[Raktima Bose,Kolkata, April 5, 2011]
Shashadhar Hazra still has his certificate from Mana camp in Chhattisgarh as proof of identity. Photo: Arunangsu Roy Chowdhury
Try bringing up the topic of the Assembly election with 80-year-old Ramesh Gayen, and he retorts angrily that people like him who don't have any sort of recognition even after living in a country for over 40 years are not “qualified enough” to discuss politics.
Mr. Gayen's anger is echoed by Sashadhar Hazra, Kalyani Biswas, Ujjwal Biswas and other residents of Chikunpara village who were forced to cross over from Bangladesh since the 1970s. They are yet to be identified as refugees or granted Indian citizenship.
Chikunpara, which mostly comprises refugees from the erstwhile East Pakistan, falls under the Gaighata (SC) Assembly segment in the Bongaon sub-division of North 24 Parganas district.
Despite being counted during census operations and issued ration cards, a large section of the displaced people in this region are yet to receive Indian citizenship and elector's photo identity cards. They also continue to be branded as “Bangladeshi infiltrators.”
Showing a certificate issued by authorities at a refugee camp in Mana in present-day Chhattisgarh — after he arrived in India in 1975 — Mr. Hazra asks: “This is all I have to prove my claim, but the officials said it is not enough. Tell me what else they ask of people who were forced to leave their home and hearth so many years ago?”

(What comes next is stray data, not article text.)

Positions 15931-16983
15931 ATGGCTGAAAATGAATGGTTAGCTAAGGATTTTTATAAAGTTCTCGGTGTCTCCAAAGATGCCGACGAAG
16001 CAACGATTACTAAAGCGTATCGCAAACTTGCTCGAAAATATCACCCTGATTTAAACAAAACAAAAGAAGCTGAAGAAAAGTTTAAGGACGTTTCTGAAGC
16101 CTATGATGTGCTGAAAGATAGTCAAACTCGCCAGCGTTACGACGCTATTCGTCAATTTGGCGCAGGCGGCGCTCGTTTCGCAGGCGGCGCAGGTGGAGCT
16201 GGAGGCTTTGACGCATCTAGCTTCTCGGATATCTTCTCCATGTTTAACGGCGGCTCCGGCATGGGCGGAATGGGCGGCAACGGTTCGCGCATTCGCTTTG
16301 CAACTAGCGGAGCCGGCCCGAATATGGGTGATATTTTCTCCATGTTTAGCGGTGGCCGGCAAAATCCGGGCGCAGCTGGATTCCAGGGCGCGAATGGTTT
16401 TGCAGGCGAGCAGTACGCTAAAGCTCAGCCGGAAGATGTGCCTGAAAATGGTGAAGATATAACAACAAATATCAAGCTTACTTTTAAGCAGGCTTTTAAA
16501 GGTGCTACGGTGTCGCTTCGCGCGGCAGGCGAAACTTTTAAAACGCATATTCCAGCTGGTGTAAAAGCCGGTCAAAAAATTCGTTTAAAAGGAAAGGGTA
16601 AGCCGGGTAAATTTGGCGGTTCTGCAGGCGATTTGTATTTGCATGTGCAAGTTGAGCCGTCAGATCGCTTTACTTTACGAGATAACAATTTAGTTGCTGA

While several parties have claimed that they will push for the scrapping of the Illegal Migrants (Determination by Tribunals) Act if voted to power, immigrants feel that the absence of a prospective vote bank makes the parties disinterested in aggressively pursuing the issue.
Pointing out that no amount of promises and assurances could improve the condition of immigrants over the years, Ujjwal Biswas, in his mid-30s, says: “If we could vote, our sole demand would have been that of citizenship rights. But we cannot even afford to talk about politics or take sides as it will only ruffle feathers in the rival camp.”
Although they are followers of the influential Matua Mahasangh, the fact that Manjulkrishna Thakur — son of the sect's godmother Boroma — is contesting on a Trinamool Congress ticket from Gaighata (SC) appears to be a non-factor to the immigrants.
Mr. Gayen's youngest son Palash, who was born in India, received his photo identity card a few days ago.
“The sect leaders are more concerned about financially well-off followers than poor immigrants like us, but I will still cast my vote hoping for a better tomorrow for my family.”
Palash has returned from his workplace in Mumbai just to cast his vote.
Admitting that there are thousands of immigrants living without citizenship rights in districts that share a border with Bangladesh, Bongaon sub-divisional officer Sanjay Mukhopadhyay says that photo identity cards cannot be issued to them because of unavailability of valid documents.
Mr. Biswas' optimism shines through the uncertainty that clouds the future of these immigrants. “I may never get a chance to vote or even get deported, but my wife and daughter can look forward to a promising future as citizens of the country.”